Board of Ministry business manager Nicola Grundy says it no longer makes financial sense to have the two Auckland programmes on different sites along with Mission Resourcing directors based in Ellerslie. This dispersed arrangement creates prevents easy access, communication, and consultation and leads to a duplication of administration.
Currently conversations are taking place with Trinity College’s partners, Auckland Central Parish and St John’s Anglican College, as whether their sites could provide a single base or whether the Board and the Church need to look for a completely new site.
“In favour of Meadowbank is the long, established partnership we have with the Anglican Church. We have been at the Meadowbank campus since 1973. While we cannot build there because it is Anglican land, modifications could be made to accommodate our needs.
“Our partnership with Auckland Central Parish is also an attractive option. The Ministry Training Unit is currently housed in Pitt Street Church’s Bicentennial Hall. It may be possible to redevelop the whole site, which would have the potential to be a larger Methodist centre.”
A single Methodist centre in Auckland is a distant dream at this point. It will require extensive planning and discussions with key partners, such as Te Taha Maori. The Board also has obligations to Christian World Service, which has an office at the Methodist administration centre in Ellerslie.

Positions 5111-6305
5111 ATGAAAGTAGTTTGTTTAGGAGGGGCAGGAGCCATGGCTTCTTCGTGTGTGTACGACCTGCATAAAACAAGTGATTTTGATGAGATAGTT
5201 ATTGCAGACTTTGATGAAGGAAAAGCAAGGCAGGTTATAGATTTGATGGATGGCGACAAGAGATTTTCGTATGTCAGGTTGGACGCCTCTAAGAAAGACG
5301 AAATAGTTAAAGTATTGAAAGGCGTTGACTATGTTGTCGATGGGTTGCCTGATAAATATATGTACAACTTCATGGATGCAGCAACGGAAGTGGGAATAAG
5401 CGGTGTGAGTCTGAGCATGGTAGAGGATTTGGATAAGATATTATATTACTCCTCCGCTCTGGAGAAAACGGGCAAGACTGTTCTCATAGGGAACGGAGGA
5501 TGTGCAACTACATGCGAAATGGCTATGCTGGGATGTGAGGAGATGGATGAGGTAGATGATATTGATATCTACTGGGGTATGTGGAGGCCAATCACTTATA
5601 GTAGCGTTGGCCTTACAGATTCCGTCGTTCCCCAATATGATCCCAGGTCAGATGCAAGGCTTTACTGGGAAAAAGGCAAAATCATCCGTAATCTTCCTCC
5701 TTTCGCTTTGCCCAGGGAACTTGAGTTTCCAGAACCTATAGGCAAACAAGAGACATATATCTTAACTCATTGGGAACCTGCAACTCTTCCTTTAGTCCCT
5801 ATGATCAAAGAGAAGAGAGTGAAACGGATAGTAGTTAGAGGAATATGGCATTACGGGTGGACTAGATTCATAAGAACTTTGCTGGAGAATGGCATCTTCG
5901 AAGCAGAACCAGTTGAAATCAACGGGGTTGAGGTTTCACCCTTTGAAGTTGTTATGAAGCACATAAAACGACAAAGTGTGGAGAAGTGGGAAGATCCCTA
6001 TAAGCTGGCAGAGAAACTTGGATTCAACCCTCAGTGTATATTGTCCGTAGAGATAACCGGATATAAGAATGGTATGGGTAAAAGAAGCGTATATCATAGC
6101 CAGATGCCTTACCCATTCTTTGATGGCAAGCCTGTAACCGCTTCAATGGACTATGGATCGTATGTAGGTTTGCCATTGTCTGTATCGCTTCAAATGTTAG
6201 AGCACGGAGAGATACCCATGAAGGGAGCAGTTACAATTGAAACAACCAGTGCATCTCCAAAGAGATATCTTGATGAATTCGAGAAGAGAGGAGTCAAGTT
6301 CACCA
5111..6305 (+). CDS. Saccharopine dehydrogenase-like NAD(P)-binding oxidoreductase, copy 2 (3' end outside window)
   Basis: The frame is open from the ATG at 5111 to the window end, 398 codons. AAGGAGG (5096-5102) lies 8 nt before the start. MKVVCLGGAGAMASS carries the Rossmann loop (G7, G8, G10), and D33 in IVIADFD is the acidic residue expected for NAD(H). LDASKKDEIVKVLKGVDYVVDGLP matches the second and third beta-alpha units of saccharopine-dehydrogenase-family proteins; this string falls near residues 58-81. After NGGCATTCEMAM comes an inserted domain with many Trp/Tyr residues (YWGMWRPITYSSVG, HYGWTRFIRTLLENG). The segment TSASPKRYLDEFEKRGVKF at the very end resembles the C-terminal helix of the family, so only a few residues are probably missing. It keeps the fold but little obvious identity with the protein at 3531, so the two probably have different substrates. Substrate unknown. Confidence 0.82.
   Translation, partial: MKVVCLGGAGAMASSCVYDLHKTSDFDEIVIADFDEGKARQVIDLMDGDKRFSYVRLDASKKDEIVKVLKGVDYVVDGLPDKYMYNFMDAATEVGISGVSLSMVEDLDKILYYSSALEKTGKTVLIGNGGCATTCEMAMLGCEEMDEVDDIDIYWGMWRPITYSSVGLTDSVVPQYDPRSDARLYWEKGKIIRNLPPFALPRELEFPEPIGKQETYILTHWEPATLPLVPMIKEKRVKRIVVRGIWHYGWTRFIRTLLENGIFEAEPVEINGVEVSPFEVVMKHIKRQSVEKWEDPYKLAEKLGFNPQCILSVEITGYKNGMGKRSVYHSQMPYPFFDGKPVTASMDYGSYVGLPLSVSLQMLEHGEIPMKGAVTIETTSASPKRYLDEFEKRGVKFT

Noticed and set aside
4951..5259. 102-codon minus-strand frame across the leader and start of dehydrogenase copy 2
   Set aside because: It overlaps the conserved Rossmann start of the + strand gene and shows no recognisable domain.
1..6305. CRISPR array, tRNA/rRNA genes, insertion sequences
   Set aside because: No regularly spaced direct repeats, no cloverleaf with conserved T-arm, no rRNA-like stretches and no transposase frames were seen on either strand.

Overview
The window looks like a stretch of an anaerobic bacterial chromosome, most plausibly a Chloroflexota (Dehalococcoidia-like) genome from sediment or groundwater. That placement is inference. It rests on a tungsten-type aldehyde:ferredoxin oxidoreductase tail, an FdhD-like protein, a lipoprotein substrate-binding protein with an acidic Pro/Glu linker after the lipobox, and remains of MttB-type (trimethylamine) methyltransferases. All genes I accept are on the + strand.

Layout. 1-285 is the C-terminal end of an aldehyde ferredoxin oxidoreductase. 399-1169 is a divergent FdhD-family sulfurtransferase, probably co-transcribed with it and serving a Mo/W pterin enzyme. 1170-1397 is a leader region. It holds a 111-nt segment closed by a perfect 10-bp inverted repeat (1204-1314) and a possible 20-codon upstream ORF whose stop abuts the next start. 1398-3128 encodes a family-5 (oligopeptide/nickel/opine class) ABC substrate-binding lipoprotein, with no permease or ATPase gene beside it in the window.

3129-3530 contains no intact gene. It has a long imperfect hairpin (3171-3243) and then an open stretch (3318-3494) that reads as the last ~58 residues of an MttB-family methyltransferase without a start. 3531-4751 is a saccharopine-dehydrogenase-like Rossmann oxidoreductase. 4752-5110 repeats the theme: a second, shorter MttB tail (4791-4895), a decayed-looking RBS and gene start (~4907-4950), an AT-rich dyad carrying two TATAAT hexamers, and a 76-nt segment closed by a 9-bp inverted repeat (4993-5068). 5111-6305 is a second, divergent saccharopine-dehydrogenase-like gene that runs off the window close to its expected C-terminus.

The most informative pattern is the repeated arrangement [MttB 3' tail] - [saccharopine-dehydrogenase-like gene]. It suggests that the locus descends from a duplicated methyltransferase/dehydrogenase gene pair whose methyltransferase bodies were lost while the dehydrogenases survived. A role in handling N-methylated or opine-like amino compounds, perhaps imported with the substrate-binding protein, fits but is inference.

Trinity College principal Rev Mary Caygill says creating one site will not do away with either of the current streams of ministry education. Rather it will enable creation of a core ministry formation programme that all Trinity College students would share while undertaking different programmes for theological training.
“The Methodist Church needs flexibility and multiple points of entry in its ministry education programmes given the increasing diversity of the Church.”
Mary believes a single Trinity College site in Auckland would help to bring greater cohesion to the student body and a greater sense of connection.
“Trinity students are a very diverse group, which reflects the diversity of New Zealand Methodism. They come from different ethnic backgrounds and theological perspectives. Some are conservative, some liberal; they are different genders; some are gay, some straight. As they share core aspects of their ministry formation, we hope they will actively respect and engage in conversation with one another’s differences,” Mary says.